A Matter of Circumstance and Celludrones

I picked this one up because I have been pleasantly surprised by independent authors writing off-kilter steampunk before, but unfortunately this particular Victorian-era steampunk cocktail was not as much to my taste.

I am not sure why everyone seems to love Victorian-era England for their steampunk setting, but if you’ve read any other books in that setting then Celludrones will instantly be familiar to you, and indeed the Robyns appears to assume this will be the case; the steampunk aspects of this novel are omnipresent, but not described in any particular depth. We have the requisite airships and automated help, but it’s essentially window dressing to the invading demons.

The main reason that I was put off by Circumstance and Celludrones can be summed up in two words: “paranormal romance”. I’m perfectly comfortable having a bit of romance in my novels, but I have difficulty stomaching the melodramatically bipolar relationships that appear to characterize the romance genre. I had a lot of difficulty accepting the reasons the characters were giving for feeling star-crossed as legitimate, which put me off for most of the final portion of the story.

However, the writing was good, and for the most part I liked the characters, even if most of them never grew up or changed much after the first few pages. If you like romances, paranormal or otherwise, you will probably enjoy Circumstance and Celludrones a lot more than I did. For my part, though, I will stick to the world of Shelley Adina’s Magnificent Devices for my Victorian-era steampunk fix.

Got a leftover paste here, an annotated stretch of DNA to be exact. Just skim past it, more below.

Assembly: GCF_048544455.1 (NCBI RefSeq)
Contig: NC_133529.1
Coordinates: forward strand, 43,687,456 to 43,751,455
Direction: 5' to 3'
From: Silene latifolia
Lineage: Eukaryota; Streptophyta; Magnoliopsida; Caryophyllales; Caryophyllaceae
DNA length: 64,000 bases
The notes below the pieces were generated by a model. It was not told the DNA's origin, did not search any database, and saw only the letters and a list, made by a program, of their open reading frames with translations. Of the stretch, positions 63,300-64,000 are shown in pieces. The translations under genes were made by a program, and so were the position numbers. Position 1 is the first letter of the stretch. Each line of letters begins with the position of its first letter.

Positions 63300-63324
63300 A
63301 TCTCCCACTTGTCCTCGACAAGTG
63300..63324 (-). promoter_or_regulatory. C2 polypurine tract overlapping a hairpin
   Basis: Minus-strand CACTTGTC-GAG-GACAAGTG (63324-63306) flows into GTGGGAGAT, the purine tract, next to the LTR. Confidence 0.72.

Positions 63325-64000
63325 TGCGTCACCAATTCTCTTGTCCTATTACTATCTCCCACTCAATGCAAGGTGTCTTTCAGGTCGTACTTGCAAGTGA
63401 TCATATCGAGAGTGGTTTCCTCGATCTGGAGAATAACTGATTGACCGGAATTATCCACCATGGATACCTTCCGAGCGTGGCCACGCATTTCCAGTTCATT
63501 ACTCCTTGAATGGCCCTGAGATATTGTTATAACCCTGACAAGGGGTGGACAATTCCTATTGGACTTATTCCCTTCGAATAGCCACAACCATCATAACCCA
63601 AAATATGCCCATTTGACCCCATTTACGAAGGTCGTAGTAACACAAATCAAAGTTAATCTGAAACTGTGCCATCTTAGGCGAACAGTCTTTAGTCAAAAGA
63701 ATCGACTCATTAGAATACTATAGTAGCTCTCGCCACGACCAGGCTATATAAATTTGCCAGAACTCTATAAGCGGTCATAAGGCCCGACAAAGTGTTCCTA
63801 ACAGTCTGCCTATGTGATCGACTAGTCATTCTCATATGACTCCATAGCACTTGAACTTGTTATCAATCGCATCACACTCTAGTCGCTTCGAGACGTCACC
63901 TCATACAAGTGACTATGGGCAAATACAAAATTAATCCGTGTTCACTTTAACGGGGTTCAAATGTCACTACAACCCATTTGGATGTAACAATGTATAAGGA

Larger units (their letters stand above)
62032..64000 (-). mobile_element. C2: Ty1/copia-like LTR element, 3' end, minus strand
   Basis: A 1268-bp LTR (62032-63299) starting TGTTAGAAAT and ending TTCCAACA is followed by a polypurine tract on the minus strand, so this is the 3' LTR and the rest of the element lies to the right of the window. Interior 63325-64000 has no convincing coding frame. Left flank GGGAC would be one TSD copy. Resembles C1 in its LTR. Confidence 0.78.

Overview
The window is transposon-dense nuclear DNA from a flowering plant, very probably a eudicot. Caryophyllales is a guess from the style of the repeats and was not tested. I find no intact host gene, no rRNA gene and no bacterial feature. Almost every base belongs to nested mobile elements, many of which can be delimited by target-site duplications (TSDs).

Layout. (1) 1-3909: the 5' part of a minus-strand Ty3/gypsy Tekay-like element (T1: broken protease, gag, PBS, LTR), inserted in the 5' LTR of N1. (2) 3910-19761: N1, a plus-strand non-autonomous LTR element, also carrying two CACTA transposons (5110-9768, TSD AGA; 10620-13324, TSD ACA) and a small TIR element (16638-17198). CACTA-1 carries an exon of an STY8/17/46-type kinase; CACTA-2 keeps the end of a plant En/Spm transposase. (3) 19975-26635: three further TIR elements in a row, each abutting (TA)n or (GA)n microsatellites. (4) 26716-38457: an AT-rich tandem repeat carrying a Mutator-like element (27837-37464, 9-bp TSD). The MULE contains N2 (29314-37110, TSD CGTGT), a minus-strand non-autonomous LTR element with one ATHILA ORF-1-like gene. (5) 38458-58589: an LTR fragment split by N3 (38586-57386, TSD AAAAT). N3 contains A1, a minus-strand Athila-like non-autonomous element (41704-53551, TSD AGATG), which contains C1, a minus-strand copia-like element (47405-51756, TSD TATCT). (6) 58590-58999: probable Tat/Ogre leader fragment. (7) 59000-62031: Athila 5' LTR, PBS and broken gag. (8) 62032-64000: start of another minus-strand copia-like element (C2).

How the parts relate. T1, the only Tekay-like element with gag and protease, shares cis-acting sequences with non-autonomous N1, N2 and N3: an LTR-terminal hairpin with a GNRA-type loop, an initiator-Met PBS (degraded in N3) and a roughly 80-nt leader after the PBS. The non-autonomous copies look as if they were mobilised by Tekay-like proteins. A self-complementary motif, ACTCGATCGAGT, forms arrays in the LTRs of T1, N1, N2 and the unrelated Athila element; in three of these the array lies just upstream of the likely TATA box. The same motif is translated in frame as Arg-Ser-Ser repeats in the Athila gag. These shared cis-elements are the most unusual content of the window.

Plot summary

The plot summary contains spoilers! Show it anyway.

Greyston Adair, a rakishly handsome Scottish ne’er do well, shows up in Britain and seeks out Lily d’Bulier. In their first meeting, a lady they refer to as Lady Ostrich (due to her prominent ostrich-feather headwear) shows up and kills Lily. Luckily, Greyston apparently has the ability to go back in time, which he does. Both Lily and Greyston remember the events of their aborted bit of time together, however, and they begin running as hard as they can from the nigh-invincible, lightning-wielding Lady Ostrich.

They are joined by Lily’s best friend Evelyn and a small cast of other characters, and eventually discover that the McAllister clan in Scotland is responsible for their predicament. Evidently the McAllisters have been fighting demons for quite some time (of which Lady Ostrich is one). Demons apparently are able to cross over onto Earth through a rift in England, but because they are banished by salt water (uh, what?) cannot escape the island, and thus have not laid waste to the rest of the world (although England has suffered quite a few demon-related disasters).

Drama ensues, and eventually the dynamic duo faces down Lady Ostrich, are almost killed, and are saved at the last minute by Kelan McAllister who reveals that their abilities (and Lady Ostrich’s desire to eradicate them) stem from an experiment performed by the former owner of the McAllister estate where he infused demon blood with human fetuses to create demon-powered humans. Greyston is completely shaken by this (and by the realization that his father was the one to bomb the McAllister estate and kill off everyone except him and Lily) and he decides that he is worthless and runs off.

Lily stays behind, determined to learn from McAllister and slay some demons, despite the fact that her single ability (identifying demons through semi-prophetic visions) has only worked once during the course of the novel. Ah well. Surely she shall learn to be a little more awesome in the future.

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